Stiletto Conservatives

By Catherina Hurlburt
Rightgrrl Contributor
October 6, 2000

Many women who came of age in the 1960s ushered in a feminism built on sexual license. They rebelled against a female stereotype that respects femininity. As a result of feminists' trailblazing, we see young women today flaunt their sexuality in the way they dress and act, ostensibly to exude "female power"--and we don't see men standing in their way.

A recent cover of Time featuring the "Sex and the City" women has received a lot of attention for shedding light on this phenomenon. And the August issue of George magazine called this a "new kind of feminism." It described the "Stiletto Feminist" as the woman who "embraces easy expressions of sexuality that enhances rather than detracts from women's freedom." But this quest to nail down who women are today comes up short. Many women do not relate even to the term "feminism," because it's out of step with their lives today.

In this year's election, distinguishing precisely what the female voter wants, and appealing to her desires, is a critical strategy for both major political parties, as evidenced by recent not-so-subtle campaign moves. Recently, Gore sat down on "The Oprah Winfrey Show" to chat with women. Bush also appeared on the show, after wooing female voters in coffee-shop meetings in mid-September.

While on the show, Gore made an interesting observation. He complimented Oprah on her red stiletto-heeled boots. Again, the almighty stiletto: once the bane of feminists of the '70s; now the symbol of female "empowerment" through sexuality-an image that somehow separates the Sarah Jessica Parkers from the Wendy Shalits (famous for promoting coyness in A Return to Modesty).

I beg to differ. Today's young, politically involved, "with it" woman is better described as the "Stiletto Conservative." What? Are those words supposed to go together? Isn't the typical conservative woman buttoned up and prudishly bedecked in sensible shoes--hopelessly out of touch with modern ideas on sexuality? Maybe in the media's stereotype.

We (yes, I'm one of them) are not afraid to express our unabashedly conservative views. And we understand the significance of sexual empowerment. However, we realize that it only comes in its restraint. Our empowerment comes from controlling our sexuality, rather than letting it control us--as the Steinem-era feminists did, to their, and our, generation's detriment. (By the way, Gloria, congratulations on your nuptials.)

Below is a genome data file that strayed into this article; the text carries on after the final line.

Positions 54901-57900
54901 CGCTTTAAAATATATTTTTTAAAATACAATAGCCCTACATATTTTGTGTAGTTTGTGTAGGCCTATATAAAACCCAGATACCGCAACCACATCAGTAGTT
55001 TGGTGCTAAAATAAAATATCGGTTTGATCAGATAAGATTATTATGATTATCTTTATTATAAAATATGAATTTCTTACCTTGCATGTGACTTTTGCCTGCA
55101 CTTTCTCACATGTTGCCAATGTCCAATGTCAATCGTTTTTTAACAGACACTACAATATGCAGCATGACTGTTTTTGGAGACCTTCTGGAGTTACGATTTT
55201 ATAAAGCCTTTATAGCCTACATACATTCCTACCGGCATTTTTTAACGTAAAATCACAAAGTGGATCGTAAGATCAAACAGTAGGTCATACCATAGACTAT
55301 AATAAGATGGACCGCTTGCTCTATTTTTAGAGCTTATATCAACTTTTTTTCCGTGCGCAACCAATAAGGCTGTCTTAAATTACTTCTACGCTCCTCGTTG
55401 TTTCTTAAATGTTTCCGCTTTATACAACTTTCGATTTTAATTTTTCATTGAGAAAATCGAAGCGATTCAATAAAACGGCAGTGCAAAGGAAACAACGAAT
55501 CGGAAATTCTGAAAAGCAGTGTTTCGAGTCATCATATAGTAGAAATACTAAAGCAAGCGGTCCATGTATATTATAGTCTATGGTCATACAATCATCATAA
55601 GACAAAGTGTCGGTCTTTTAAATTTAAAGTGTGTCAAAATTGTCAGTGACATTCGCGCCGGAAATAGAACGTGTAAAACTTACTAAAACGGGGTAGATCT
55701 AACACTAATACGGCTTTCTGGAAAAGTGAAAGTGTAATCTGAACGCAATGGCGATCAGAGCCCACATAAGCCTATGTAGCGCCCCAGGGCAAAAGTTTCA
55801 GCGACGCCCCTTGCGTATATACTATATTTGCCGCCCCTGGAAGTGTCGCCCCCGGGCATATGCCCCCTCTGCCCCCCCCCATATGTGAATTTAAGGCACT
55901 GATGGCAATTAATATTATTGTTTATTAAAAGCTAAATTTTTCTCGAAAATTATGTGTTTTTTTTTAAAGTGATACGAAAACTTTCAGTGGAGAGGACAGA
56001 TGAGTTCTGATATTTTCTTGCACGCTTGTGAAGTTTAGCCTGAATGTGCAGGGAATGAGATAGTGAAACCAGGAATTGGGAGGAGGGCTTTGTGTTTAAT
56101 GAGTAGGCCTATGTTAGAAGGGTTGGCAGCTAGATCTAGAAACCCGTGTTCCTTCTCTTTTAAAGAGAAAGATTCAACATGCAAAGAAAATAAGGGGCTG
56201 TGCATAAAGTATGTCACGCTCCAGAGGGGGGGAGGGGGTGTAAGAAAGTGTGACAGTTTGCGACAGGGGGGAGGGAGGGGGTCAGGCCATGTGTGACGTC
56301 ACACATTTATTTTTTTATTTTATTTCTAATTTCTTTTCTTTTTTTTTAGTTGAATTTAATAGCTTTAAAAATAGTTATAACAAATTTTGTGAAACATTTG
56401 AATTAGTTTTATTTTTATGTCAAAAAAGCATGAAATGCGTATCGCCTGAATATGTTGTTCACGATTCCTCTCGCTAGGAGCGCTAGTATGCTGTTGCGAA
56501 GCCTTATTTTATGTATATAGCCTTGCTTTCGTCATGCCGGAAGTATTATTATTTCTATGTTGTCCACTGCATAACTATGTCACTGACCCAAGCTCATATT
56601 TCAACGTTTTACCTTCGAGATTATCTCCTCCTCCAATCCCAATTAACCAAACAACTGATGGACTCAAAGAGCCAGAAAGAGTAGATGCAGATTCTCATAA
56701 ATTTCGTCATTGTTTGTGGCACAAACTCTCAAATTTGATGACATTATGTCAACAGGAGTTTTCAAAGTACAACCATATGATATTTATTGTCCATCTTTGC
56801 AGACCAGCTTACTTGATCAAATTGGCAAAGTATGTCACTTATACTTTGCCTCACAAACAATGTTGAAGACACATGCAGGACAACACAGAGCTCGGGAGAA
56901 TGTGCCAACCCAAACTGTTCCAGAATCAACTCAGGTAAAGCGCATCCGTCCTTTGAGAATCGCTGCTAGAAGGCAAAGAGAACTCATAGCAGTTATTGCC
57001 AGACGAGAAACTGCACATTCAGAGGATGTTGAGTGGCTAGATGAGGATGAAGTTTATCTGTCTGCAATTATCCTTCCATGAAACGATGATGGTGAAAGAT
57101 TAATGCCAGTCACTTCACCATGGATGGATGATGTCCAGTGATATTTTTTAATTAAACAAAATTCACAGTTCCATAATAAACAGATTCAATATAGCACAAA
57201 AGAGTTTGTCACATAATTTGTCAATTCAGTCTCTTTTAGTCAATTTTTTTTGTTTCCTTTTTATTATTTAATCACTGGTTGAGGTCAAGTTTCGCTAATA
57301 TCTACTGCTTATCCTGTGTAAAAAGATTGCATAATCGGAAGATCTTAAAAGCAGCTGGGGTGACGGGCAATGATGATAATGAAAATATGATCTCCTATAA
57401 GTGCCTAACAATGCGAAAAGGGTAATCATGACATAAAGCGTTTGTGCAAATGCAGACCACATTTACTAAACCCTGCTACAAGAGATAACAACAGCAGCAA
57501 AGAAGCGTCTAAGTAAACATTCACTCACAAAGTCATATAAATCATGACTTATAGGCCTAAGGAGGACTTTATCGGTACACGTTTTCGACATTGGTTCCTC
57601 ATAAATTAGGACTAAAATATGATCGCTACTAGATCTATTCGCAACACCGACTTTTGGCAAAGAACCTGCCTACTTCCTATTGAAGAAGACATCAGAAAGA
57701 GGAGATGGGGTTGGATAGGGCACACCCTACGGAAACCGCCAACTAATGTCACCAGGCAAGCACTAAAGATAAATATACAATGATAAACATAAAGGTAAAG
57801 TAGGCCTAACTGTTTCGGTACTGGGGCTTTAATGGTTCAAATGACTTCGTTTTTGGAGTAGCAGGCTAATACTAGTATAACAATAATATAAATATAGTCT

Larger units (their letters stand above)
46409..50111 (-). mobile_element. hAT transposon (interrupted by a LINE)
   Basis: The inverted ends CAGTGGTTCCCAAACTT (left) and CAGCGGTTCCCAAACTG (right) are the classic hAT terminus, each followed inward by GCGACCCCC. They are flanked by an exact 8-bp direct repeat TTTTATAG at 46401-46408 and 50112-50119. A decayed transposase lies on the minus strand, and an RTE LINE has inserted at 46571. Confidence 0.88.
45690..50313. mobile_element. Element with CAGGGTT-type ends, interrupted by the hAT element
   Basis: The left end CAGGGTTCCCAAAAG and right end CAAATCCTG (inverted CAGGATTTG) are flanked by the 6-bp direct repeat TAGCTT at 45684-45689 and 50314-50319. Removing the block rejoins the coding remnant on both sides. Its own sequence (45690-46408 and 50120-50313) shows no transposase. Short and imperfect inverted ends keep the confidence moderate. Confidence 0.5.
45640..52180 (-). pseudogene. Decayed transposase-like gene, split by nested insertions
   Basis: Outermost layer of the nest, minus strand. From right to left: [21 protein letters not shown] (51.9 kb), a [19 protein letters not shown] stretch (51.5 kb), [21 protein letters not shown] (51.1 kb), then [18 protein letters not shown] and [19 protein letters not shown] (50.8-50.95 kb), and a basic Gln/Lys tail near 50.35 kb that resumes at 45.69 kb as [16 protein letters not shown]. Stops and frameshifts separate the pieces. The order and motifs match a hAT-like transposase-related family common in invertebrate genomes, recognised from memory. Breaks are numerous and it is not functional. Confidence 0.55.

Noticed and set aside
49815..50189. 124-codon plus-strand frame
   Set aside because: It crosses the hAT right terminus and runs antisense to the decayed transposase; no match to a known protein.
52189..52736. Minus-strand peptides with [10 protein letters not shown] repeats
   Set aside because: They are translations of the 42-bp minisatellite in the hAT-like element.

So, just who exactly are we? Wirthlin Worldwide, commissioned by the Beverly LaHaye Institute (BLI), the research arm of Concerned Women for America, most accurately revealed our viewpoint in a recent poll on a significant swing-voting bloc. BLI called this group, which comprises 22 percent of women voters and 12 percent of voters overall, the "Bible-Study Moms." They are married, with one or more children, and describe themselves as born-again Christians.

Their opinions mesh well with those of Stiletto Conservatives. From what I can see from the poll results, we're one and the same. Don't let the labels fool you. According to the Wirthlin poll, the majority describe themselves as conservative (79 percent), rather than liberal (16 percent). Eighty-one percent are pro-life. Their main concern is the decline in moral values in the country (23 percent).

Recent polls by Zogby and Gallup show Gore leading Bush in the so-called "women's vote." When those results are broken down, it becomes apparent there is no one distinguishable women's vote because women have differing views on the issues. It is telling, though, that apparently many women were swayed by The Kiss between Al and Tipper--touching a nerve among women desiring a long-term committed relationship, reflected in that sacred institution called "marriage." So, they want politicians to emulate that kind of moral fidelity. Hopefully, voters will look beyond which candidates kiss their wives to see which will honor marriage and family, morality and constitutional fidelity in their policies.

Nonetheless, the women's vote is important. If candidates are paying attention, they will speak to this significant swing bloc, the Bible-Study Mom/Stiletto Conservative, if they want to grab a significant percentage of the female vote. We want a return to integrity, a focus on moral values and family, and respect for the inherent differences between men and women. The candidate who desires to advance this nation toward moral stability will capture the hearts of many women--and men--today.

Catherina Hurlburt is a public policy writer for Concerned Women for America in Washington, D.C. She can be reached at Concerned Women for America is the nation's largest public policy women's organization with more than 500,000 members nationwide.

Copyright 2000 by Catherina Hurlburt. Not to be reproduced in any fashion, in whole or in part, without written consent from the author. All rights reserved.